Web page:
How a Last-Ditch Effort to Save Robert Menendez From Prosecution Backfired

Last September, a prominent white-collar defense lawyer met with federal prosecutors in Manhattan in a last-ditch effort to stave off an indictment against his client.

The client was Senator Robert Menendez of New Jersey, one of Congress’s most powerful members and the subject of a corruption investigation by the U.S. attorney’s office for the Southern District of New York. In the meeting, the lawyer, Abbe D. Lowell, used a PowerPoint presentation to convey explanations for certain financial payments that were under scrutiny by the government.

It was a moment of great risk and potential peril for Mr. Menendez — and the effort failed.

Less than two weeks later, prosecutors announced an indictment charging the senator and his wife, Nadine Menendez, with conspiring to accept thousands of dollars in bribes in exchange for political favors. The government later added counts of obstructing justice, saying the senator, among other things, “caused” his lawyer to meet with prosecutors and to make false and misleading statements in an effort to cover up the scheme.

The government has made it clear that Mr. Lowell, who represented Mr. Menendez only during the investigation and not afterward, engaged in no wrongdoing. But the episode, an untold chapter in the story of the Menendez investigation that was recently disclosed in documents and testimony filed in the senator’s case, illuminates the normally confidential presentations lawyers make as they seek to persuade prosecutors not to charge a client, particularly one as high-profile as the senator.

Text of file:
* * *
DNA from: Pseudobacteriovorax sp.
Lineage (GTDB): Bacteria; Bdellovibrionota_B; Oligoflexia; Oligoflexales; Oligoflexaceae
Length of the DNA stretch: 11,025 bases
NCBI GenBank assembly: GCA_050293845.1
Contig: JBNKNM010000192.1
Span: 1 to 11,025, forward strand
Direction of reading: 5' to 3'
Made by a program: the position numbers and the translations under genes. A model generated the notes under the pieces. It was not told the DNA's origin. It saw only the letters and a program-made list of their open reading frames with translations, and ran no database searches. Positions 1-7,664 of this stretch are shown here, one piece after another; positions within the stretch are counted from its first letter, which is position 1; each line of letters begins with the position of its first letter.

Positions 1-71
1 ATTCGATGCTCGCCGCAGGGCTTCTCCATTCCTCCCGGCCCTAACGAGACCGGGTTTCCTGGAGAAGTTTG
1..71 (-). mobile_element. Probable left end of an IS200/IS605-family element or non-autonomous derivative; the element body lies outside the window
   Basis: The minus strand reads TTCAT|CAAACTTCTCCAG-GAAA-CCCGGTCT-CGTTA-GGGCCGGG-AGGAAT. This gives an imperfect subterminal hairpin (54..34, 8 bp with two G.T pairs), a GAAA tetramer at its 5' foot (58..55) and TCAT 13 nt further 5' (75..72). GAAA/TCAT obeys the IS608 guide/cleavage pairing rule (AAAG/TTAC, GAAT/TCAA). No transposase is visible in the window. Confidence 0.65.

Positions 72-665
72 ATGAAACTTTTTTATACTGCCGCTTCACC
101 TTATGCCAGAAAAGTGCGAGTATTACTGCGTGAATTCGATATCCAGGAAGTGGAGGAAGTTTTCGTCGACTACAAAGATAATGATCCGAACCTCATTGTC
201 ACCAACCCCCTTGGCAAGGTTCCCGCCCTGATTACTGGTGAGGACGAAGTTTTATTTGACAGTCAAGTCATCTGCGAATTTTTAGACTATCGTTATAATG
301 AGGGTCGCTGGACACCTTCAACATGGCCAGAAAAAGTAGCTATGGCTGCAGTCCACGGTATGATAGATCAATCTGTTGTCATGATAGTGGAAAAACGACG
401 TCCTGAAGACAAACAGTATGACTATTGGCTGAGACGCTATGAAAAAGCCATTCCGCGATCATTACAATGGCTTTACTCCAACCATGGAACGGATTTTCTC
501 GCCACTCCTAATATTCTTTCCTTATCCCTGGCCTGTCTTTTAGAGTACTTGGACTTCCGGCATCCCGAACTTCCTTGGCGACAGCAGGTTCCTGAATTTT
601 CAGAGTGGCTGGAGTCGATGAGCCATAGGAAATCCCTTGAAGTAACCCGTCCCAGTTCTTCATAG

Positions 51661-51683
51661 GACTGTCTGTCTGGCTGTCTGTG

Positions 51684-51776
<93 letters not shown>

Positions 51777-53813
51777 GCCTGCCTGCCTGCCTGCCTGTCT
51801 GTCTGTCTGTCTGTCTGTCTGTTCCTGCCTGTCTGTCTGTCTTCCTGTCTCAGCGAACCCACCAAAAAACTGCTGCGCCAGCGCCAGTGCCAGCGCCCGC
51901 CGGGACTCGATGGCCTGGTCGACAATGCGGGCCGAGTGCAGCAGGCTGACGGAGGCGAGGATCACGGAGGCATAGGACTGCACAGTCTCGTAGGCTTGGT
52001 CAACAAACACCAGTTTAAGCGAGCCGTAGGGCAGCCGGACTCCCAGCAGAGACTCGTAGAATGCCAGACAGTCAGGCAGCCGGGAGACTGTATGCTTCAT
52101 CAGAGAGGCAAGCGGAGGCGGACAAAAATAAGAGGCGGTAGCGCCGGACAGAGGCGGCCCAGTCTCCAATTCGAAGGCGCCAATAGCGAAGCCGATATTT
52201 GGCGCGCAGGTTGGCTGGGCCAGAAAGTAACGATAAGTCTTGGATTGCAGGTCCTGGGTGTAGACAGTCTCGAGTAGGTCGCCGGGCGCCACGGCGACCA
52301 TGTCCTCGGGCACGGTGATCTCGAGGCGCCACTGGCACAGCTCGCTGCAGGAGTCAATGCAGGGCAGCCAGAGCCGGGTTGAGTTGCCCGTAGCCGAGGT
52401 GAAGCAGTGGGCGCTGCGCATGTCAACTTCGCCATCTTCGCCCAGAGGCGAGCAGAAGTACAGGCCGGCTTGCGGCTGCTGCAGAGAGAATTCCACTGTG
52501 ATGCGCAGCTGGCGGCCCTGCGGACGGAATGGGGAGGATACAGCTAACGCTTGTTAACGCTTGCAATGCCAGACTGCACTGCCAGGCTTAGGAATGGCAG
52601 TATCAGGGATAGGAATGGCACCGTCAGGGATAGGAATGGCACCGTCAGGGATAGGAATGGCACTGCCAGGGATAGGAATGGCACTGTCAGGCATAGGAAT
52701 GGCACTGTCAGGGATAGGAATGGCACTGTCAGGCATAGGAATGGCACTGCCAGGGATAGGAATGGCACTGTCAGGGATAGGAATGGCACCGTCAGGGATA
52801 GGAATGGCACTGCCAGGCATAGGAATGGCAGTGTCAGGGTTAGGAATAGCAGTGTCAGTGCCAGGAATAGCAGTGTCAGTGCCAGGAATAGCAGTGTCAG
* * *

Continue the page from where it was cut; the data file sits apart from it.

“Lowell may have believed he knew all of the facts,” said Benjamin Brafman, a leading defense lawyer in New York who is not involved in the case. “But clearly, if the government is right, Menendez misled him.”

“This is high-stakes poker, and the government obviously called his bluff,” Mr. Brafman added.

Tatiana R. Martins, a former chief of the Southern District’s public corruption unit and now in private practice, said the decision to charge Mr. Menendez, 70, with obstruction based in part on Mr. Lowell’s presentation was unusual and aggressive — “kind of a warning shot to the white-collar bar to weigh carefully the decision to make any factual representation to the government when they are close to indicting.”

Mr. Menendez, a Democrat, has vigorously maintained his innocence since being charged last year. “From my perspective, the government has failed to prove every aspect of its case,” the senator said on Wednesday, after his lawyers called their last witness in his nearly two-month trial on bribery and other charges.

Details of Mr. Lowell’s September meeting with the government (and an earlier session in June 2023) surfaced during a courtroom dispute over whether prosecutors could introduce copies of several slides from Mr. Lowell’s PowerPoint presentation. The jury was not present.